I knew the play was supposed to be scary, but I don't know how a play could actually pull that off. I was so wrong! I jumped, screamed and generally had the BEST time. And to top it all off, only two actors carried the entire play. It was one of those plays where everything--the stage lights, the acting, the mood, the dialogue--to create this one awesome experience. I love when that happens! Check it out if you're in London--it's the second longest running play on the West End, so it should be there for a while.

What's your favorite thing to do in London? What West End plays have you seen?

London Calling

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I was personally very excited about the last leg of our trip, which included a few days in London. I had the amazing opportunity to study abroad in London several years ago, and this was the first chance I'd had to return to my favorite city in the entire world!

On our first day in London, we headed to two of London's most popular attractions: the Tower of London and the British Museum.

The Tower of London:

The British Museum:

High tea? Yes, please! 

There are few things in life that I love more than a pot of English Breakfast tea, some warm scones, strawberry jam and clotted cream. And if you're ever in London, you should definitely take in the afternoon tea at the British Museum--it's about half the cost of the Ritz, but has just as much ambiance (and it helps that the food is also crazy delicious!). 

My study abroad school, in the heart of Bloomsbury. I loved being able to wander around the British Museum in between classes! It was so weird to go back there--so much has happened in my life since 2005, but everything looked exactly the same.

Will and Kate's Old Stomping Grounds

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Goodbye, Dunblane!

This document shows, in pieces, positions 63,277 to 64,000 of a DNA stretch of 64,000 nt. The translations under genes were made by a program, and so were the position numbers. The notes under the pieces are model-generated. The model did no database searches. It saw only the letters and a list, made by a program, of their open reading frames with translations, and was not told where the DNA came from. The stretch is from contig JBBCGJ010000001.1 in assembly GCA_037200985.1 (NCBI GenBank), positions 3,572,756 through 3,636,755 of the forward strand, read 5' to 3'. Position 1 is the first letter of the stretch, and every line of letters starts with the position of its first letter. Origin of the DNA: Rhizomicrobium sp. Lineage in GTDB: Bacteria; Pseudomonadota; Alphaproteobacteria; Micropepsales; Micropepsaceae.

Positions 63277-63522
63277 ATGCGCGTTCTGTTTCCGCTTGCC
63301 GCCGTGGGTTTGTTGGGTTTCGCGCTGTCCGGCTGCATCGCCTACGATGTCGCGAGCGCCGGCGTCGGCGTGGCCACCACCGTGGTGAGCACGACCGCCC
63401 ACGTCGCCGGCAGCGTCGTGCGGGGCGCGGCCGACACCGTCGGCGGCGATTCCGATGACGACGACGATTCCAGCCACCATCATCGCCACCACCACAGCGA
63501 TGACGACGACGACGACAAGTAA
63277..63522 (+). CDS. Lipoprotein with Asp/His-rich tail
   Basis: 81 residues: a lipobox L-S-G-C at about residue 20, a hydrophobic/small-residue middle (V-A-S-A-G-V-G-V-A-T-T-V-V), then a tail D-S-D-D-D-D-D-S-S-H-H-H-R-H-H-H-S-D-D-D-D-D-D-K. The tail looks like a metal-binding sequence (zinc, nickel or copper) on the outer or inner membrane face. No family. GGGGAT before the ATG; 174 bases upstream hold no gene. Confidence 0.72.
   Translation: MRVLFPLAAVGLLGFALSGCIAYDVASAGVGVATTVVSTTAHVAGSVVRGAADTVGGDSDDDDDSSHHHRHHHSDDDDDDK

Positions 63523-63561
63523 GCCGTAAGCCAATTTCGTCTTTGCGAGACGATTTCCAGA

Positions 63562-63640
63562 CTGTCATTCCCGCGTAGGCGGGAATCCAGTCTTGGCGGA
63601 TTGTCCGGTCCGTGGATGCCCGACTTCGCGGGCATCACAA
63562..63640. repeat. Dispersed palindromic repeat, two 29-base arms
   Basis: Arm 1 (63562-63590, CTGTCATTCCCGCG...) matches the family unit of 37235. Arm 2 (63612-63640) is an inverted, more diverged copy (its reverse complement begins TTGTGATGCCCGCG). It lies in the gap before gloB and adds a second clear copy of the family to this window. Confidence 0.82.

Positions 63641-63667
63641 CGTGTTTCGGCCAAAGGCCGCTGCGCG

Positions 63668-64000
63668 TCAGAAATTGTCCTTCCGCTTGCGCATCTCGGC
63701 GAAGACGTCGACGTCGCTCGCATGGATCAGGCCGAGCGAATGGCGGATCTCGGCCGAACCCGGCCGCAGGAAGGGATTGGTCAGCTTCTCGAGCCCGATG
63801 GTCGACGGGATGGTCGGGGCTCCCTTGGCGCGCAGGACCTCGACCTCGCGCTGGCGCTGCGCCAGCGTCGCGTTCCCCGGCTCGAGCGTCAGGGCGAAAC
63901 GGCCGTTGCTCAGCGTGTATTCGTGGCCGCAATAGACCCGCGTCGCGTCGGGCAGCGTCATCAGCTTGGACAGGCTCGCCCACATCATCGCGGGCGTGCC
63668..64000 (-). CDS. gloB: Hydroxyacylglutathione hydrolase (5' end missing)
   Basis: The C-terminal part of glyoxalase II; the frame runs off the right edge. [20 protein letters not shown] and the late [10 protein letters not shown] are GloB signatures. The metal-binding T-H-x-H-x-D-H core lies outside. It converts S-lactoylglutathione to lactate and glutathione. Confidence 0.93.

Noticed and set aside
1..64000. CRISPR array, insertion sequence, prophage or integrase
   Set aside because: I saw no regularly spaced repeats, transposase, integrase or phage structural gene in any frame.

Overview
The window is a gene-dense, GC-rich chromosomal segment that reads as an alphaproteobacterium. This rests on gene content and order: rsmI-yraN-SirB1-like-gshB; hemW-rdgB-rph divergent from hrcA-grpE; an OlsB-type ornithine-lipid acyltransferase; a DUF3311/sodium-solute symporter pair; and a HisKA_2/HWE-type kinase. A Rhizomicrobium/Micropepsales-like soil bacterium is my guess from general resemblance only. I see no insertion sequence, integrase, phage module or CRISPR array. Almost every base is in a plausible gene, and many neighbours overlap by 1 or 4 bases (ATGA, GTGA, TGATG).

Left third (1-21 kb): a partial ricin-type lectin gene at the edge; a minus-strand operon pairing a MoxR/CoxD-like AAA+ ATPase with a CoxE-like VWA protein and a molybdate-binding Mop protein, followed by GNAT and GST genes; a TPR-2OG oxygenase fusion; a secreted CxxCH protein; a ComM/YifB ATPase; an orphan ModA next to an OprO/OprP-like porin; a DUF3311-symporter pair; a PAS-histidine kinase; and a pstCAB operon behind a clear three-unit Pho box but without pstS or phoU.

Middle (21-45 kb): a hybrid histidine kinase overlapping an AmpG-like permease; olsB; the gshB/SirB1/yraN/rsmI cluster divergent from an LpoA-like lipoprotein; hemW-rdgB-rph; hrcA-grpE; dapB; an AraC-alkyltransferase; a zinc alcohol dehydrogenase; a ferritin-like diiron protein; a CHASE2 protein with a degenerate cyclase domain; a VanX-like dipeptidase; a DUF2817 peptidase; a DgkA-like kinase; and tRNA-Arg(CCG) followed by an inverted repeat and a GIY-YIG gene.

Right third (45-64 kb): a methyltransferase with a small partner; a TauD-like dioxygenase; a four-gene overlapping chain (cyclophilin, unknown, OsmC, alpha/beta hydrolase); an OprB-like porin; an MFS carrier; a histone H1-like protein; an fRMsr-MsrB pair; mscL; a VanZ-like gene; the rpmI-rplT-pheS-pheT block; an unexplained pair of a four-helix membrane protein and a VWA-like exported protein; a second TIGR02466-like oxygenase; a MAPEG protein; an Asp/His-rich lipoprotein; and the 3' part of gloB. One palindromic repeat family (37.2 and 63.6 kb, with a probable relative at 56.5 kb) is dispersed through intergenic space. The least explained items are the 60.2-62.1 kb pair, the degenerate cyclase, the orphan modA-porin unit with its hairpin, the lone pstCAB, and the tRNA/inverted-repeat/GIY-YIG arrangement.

in front of our hotel in Dunblane
Hello, St. Andrews! 
Walking along the Scores in St. Andrews

For our fifth day in Scotland, we ventured cross-country to the eastern coast. Years ago, I had this lovely dream of leaving South Carolina and finishing my degree at the University of St. Andrews. While I am ultimately very happy that I stayed in SC (at least in part because I met my husband at college!), I've always wanted to visit St. Andrews. Plus, that's where Will and Kate met...and I won't lie, it only enhanced the appeal! :)

A few of my favorite pics from the day:
Landon at the Old Course 

West Sands, where the opening shots of "Chariots of Fire" were filmed

Old Course

St. Andrews Castle

Landon in the countermines underneath St. Andrews Castle

Just down the street at St. Andrews Cathedral

Landon's first encounter with fish and chips. Yum!

Driving back to Edinburgh via East Neuk

That night, we took the sleeper train from Edinburgh to London. It was big on fun, but tiny on space!

Go Boil Your Silly English Bottoms, You Silly English Pig Dogs

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Day 4 on our UK Extravaganza took us to Stirling, Scotland, just a few minutes from our hotel in Dunblane. We had four stops: Stirling Castle, the William Wallace Monument, Doune Castle and the Dunblane Cathedral.

First off, Stirling Castle, which was an important stronghold in the Scottish Wars for Independence. At one time or another, both William Wallace and Robert the Bruce had possession of Stirling Castle, though James V probably had the biggest hand in designing the property. James VI of Scotland (also James I of England) was its last royal inhabitant.
Nothing says, "Top o' the mornin' to ye" like a little interpretive dance.

In front of James V's Royal Apartments

In the Great Hall

The Great Hall

We played dress-up in the children's section of the castle!